Lung cancer is one of the most common cancers in Aotearoa New Zealand and can affect anyone.
What is lung cancer?
Lung cancer is cancer that starts in the lungs.
Like the rest of your body, the lungs are made of tiny ‘building blocks’ called cells.
Lung cancer begins with the abnormal growth of these cells into lumps or tumours.
Cancer is a disease of the body's cells. It starts in our genes. Our bodies are constantly making new cells, a process controlled by certain genes. Cancers are caused by damage to these genes. As the damaged cells replicate a lump or tumour is formed.
Tumours can be:
- Benign - not cancerous. These do not spread to other parts of the body.
- Malignant - cancerous
Cancer that begins in other parts of the body can sometimes spread to the lungs. This is secondary cancer in the lung.
Mesothelioma is a rare cancer of the thin layers of tissue that protect and cushion the lungs but is not the same as lung cancer.
Lungs are a pair of organs on both sides of the chest. They fill most of the chest and are protected by the rib cage. They are spongy and roughly cone-shaped.
Lungs have sections called lobes. The left lung has two lobes, and the right lung has three.
The respiratory system also includes:
- the nose
- windpipe (trachea)
- airways to each lung - known as the large airways (bronchi) and small airways (bronchioles)
The lungs are separated from the stomach and liver by the diaphragm - a wide, thin muscle that helps with breathing.
The lungs do not move on their own. The muscles between the ribs and the diaphragm make the chest expand and contract to pull and push air in and out of the lungs.
- Ko te pā o te tahumaero ki ngā pūtau tēnei mea te matepukupuku. Tērā pea ka tipu hei pukupuku, ka hōrapa (metastasise) rānei ki wāhi kē o te tinana.
- Ka puta ana te metastasis (matepukupuku tuarua), ka mau tonu te ingoa taketake o te matepukupuku. Hei tauira atu, kīia tonu ai, he matepukupuku pūkahukahu te matepukupuku pūkahukahu kua hōrapa ki ngā kōiwi.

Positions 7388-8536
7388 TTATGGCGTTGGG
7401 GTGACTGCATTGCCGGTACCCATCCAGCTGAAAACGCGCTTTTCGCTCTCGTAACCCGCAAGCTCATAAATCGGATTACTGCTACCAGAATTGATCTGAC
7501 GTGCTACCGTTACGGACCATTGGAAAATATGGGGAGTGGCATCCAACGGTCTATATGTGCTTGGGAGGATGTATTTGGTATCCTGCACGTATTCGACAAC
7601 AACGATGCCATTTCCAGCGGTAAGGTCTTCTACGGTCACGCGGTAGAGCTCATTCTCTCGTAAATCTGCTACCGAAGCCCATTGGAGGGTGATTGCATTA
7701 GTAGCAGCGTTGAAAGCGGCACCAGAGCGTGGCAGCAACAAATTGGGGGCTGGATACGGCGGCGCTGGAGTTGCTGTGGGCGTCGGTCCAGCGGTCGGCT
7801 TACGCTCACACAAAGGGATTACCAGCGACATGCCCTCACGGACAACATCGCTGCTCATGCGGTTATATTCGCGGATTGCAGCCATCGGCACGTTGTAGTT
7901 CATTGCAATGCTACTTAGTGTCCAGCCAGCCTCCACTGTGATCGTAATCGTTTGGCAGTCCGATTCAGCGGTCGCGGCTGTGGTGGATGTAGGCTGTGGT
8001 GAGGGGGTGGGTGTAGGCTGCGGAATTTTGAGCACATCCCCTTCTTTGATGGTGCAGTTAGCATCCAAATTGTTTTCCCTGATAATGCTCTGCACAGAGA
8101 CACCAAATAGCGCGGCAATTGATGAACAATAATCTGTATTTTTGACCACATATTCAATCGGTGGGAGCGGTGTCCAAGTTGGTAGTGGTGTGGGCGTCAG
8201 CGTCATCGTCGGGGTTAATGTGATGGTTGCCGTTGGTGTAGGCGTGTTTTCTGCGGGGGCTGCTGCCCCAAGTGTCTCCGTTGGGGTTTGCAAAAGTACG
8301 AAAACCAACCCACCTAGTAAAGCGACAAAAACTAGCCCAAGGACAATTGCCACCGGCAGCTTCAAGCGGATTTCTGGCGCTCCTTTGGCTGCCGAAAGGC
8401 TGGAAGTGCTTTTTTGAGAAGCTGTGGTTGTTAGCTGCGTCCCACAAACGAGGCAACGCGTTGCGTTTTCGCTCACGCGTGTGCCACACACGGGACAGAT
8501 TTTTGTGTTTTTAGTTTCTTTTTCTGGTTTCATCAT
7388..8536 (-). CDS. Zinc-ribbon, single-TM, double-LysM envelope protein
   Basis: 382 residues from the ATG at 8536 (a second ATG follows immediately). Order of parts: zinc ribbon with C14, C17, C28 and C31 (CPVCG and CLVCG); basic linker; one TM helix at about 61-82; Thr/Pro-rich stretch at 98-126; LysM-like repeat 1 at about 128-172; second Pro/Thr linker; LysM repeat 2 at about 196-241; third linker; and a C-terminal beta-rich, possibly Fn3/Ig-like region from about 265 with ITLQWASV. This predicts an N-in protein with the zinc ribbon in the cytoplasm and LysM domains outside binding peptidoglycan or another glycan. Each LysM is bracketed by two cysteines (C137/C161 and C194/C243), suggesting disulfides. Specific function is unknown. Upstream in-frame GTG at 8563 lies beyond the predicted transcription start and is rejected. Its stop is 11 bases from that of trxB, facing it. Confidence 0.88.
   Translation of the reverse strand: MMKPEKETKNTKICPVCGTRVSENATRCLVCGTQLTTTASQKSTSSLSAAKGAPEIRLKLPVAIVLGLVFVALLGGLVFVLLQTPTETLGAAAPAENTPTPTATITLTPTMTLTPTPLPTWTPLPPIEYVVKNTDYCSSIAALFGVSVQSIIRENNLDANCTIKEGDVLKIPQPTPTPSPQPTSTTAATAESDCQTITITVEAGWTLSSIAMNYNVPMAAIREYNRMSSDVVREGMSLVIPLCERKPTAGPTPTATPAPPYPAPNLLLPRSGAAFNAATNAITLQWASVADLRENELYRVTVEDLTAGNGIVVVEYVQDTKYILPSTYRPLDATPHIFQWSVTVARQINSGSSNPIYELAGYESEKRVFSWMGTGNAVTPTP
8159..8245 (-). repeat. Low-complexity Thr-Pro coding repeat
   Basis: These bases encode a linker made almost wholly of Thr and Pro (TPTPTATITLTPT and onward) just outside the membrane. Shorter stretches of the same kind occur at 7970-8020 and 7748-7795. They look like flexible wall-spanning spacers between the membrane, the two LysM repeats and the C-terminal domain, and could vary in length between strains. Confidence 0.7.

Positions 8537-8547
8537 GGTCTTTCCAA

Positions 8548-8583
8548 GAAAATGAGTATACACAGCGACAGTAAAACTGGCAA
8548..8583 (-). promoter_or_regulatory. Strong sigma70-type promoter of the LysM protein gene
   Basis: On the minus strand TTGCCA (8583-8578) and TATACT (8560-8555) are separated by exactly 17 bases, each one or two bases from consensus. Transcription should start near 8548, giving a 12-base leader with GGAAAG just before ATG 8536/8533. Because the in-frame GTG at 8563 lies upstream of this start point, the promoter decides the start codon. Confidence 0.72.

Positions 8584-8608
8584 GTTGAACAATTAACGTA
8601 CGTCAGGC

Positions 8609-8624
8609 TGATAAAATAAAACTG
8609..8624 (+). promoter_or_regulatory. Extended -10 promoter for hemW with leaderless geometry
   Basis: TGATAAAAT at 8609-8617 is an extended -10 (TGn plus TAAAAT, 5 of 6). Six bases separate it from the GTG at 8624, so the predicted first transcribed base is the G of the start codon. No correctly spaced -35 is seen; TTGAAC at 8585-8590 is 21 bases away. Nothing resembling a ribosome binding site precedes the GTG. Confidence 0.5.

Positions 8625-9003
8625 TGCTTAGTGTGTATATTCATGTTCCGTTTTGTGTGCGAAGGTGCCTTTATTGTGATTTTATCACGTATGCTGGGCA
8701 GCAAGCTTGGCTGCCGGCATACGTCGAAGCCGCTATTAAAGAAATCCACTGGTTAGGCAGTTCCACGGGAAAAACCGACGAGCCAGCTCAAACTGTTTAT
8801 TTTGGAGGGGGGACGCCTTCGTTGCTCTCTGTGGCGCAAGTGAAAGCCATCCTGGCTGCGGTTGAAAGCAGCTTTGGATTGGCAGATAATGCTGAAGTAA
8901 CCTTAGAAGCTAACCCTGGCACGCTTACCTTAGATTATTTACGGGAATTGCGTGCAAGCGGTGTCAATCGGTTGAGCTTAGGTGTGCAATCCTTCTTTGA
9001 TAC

- Ka pā te matepukupuku pūkahukahu ki te tangata ahakoa ko wai. Ko te hunga momi hikareti te hunga kaha pā te mōrea. Kua kitea te matepukupuku pūkahukahu i roto i ngā tāngata kore momi hikareti hoki.
- Ko ētahi atu āhuatanga mōrea, ko te whai pānga ki te papa kiripaka, te iraruke, me te parahanga, me te whai pānga ki te mahi hanganga rino, hanga konukōreko, hanga rinokita me te haukino waro.
- He rerekē ngā tohumate mō tēnā, mō tēnā o ngā matepukupuku pūkahukahu, tae noa ki te puta o te whakapokenga maremare ki te poho, me tōna kore mutunga. Ka puta he mamae ki te poho, ki te tuarā whakarunga, ki ngā pakihiwi rānei, ka puta te poto o te hā, te ngae, ka whango, ka heke te taumaha/te hūhi (tino hiamoe) rānei. Tērā pea ka puta he toto i roto i te maremare hūare. Ara ētahi atu tāngata, kāre e paku pā he tohumate ki a rātou.
Types of lung cancer
There are two main types of lung cancer:
- Small cell lung cancer (SCLC) makes up about 20 percent of lung cancers
- Non-small cell lung cancer (NSCLC) is the most common and makes up about 80 percent of all lung cancers
The type of lung cancer needs to be diagnosed to help decide on the best treatment for you.
Lung cancer symptoms
Signs and symptoms of lung cancer may include:
- A cough that doesn’t go away or a change in a cough you have had for a long time
- Loss of voice or a change in voice (hoarseness)
- Feeling breathless or wheezy without exercising
- A chest infection that doesn’t improve with treatment or frequent chest infections
- Chest or shoulder pain that does not go away
- Coughing up blood
- Weight loss for no reason
- Feeling very tired
Often there are no signs of early-stage lung cancer.
Having these symptoms does not mean you have lung cancer, but it is important to get any changes checked by your doctor.
Tips for talking to your doctor
- make a list of what you are feeling and how often it happens, including as much detail as possible
- think about your family/whānau history of cancer and tell your doctor
- go back to your doctor if you don't feel better, even if tests show you don't have a problem - you can ask for a second opinion if you want one
- take a family/whānau member or friend with you to the appointment for support
What causes lung cancer?
Like many types of cancer, we don’t always know why people get lung cancer, but some things increase your risk.
Risk factors for lung cancer include:
- smoking tobacco
- breathing in other people’s smoke (passive or second-hand smoking)
- getting older - lung cancer is more common in people over 65 years old
- exposure to asbestos
- air pollution, such as smog or car fumes
- family/whānau history of lung cancer
- contact with certain chemicals and substances at work
People who do not smoke can also get lung cancer, but their risk is much lower.
Doctors will use x-rays, scans and lung tissue samples to diagnose lung cancer.
We are here to help and support you and your whānau through cancer diagnosis, treatment and recovery…
Learning more about the treatments you've been offered can help you prepare.
There are things you can do to reduce the risk of you and your whānau getting cancer.